|Discovered by||Johann Palisa|
|Discovery date||25 October 1888|
|MPC designation||(279) Thule|
|1927 EC, 1954 FF, A920 GA, A923 RA|
|Asteroid belt (Thule)|
|Epoch 31 July 2016 (JD 2457600.5)|
|Uncertainty parameter 0|
|Observation arc||125.34 yr (45780 d)|
|Aphelion||4.4617880 AU (667.47398 Gm)|
|Perihelion||4.2367660 AU (633.81117 Gm)|
|4.3492770 AU (650.64258 Gm)|
|9.07 yr (3313.0 d)|
|0° 6m 31.184s / day|
|Earth MOID||3.25216 AU (486.516 Gm)|
|Jupiter MOID||0.572236 AU (85.6053 Gm)|
|Jupiter Tisserand parameter||3.023|
|Dimensions||±3.7 km ( 126.59IRAS)|
|23.896 h (0.9957 d)|
279 Thule (// THEW-lee) is a large asteroid from the asteroid belt. It is classified as a D-type asteroid and is probably composed of organic-rich silicates, carbon and anhydrous silicates. Thule was the first asteroid discovered with a semi-major axis greater than 4 AU. It was discovered by Johann Palisa on 25 October 1888 in Vienna and was named aptly after the ultimate northern land of Thule.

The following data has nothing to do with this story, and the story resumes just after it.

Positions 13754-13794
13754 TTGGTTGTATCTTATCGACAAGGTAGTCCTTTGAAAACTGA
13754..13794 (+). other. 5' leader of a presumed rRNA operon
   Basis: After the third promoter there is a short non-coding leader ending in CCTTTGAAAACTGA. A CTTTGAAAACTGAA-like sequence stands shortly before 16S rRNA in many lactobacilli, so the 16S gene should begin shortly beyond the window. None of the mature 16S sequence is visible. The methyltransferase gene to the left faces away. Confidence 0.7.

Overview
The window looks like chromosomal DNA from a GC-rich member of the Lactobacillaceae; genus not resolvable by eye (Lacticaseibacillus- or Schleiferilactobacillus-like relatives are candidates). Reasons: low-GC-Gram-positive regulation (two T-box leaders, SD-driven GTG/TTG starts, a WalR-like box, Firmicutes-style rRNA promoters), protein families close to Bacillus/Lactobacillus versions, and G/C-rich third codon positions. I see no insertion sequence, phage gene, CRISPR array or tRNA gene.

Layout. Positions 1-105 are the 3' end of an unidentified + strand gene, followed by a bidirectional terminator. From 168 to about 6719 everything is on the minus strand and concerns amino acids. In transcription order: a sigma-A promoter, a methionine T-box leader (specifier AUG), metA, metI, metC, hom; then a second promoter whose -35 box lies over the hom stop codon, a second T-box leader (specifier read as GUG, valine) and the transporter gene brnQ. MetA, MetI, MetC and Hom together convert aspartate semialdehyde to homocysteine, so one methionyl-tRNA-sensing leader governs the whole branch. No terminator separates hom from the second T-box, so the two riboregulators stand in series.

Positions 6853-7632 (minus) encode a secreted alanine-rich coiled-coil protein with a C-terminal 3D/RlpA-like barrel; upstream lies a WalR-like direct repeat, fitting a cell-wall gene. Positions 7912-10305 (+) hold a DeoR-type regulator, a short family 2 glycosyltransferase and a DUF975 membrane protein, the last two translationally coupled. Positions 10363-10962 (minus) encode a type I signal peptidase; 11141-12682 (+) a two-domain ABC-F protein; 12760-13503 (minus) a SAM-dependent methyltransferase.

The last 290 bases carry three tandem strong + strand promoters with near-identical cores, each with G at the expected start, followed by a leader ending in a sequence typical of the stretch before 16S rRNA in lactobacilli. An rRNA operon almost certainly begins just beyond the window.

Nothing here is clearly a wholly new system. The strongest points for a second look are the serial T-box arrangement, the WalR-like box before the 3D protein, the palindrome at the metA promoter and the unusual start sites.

Thule was the first discovered member of the Thule dynamical group, which as of 2008 is known to consist of three objects: 279 Thule, (186024) 2001 QG207, and (185290) 2006 UB219. The orbits of these bodies are unusual. They orbit in the outermost edge of the asteroid belt in a 4:3 orbital resonance with Jupiter, the result of the periodic force Jupiter exerts on a body with Thule's orbital period, in the same way (though with the reverse effect) as the Kirkwood gaps in the more inner parts of the asteroid belt.
- "279 Thule". JPL Small-Body Database. NASA/Jet Propulsion Laboratory. Retrieved 11 May 2016.
- Brož, M.; Vokrouhlický, D. (2008). "Asteroid families in the first-order resonances with Jupiter". Monthly Notices of the Royal Astronomical Society. 390 (2): 715–732. Bibcode:2008MNRAS.tmp.1068B. doi:10.1111/j.1365-2966.2008.13764.x.
- 279 Thule at the JPL Small-Body Database
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